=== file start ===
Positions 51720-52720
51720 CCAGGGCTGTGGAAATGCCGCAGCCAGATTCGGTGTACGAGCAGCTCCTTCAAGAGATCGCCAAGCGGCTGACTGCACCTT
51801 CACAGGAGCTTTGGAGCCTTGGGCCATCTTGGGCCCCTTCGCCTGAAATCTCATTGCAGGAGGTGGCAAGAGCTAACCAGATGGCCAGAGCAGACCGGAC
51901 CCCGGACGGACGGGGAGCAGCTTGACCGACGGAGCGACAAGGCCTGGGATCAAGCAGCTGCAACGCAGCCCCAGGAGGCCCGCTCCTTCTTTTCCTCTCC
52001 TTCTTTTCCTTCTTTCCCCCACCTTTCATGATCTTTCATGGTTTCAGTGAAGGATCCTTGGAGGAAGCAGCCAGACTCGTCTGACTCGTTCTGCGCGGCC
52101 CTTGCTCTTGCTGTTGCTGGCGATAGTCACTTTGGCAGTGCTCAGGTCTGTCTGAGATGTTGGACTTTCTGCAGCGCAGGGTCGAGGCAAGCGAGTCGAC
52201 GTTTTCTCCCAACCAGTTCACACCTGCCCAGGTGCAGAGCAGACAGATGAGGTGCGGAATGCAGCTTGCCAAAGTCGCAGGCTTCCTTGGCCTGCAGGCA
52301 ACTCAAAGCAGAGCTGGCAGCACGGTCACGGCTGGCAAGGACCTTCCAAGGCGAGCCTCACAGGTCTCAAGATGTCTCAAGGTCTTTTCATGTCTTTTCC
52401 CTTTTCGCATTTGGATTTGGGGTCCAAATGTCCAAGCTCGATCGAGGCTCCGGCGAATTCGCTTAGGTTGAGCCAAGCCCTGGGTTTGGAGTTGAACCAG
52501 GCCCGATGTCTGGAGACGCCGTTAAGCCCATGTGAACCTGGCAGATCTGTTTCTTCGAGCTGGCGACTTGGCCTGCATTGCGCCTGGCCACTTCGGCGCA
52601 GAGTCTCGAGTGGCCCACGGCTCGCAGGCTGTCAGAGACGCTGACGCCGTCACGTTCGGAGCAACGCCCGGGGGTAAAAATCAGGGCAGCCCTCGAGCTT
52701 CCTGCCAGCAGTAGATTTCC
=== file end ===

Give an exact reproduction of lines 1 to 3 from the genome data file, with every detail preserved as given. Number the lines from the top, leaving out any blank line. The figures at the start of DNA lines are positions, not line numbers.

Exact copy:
Positions 51720-52720
51720 CCAGGGCTGTGGAAATGCCGCAGCCAGATTCGGTGTACGAGCAGCTCCTTCAAGAGATCGCCAAGCGGCTGACTGCACCTT
51801 CACAGGAGCTTTGGAGCCTTGGGCCATCTTGGGCCCCTTCGCCTGAAATCTCATTGCAGGAGGTGGCAAGAGCTAACCAGATGGCCAGAGCAGACCGGAC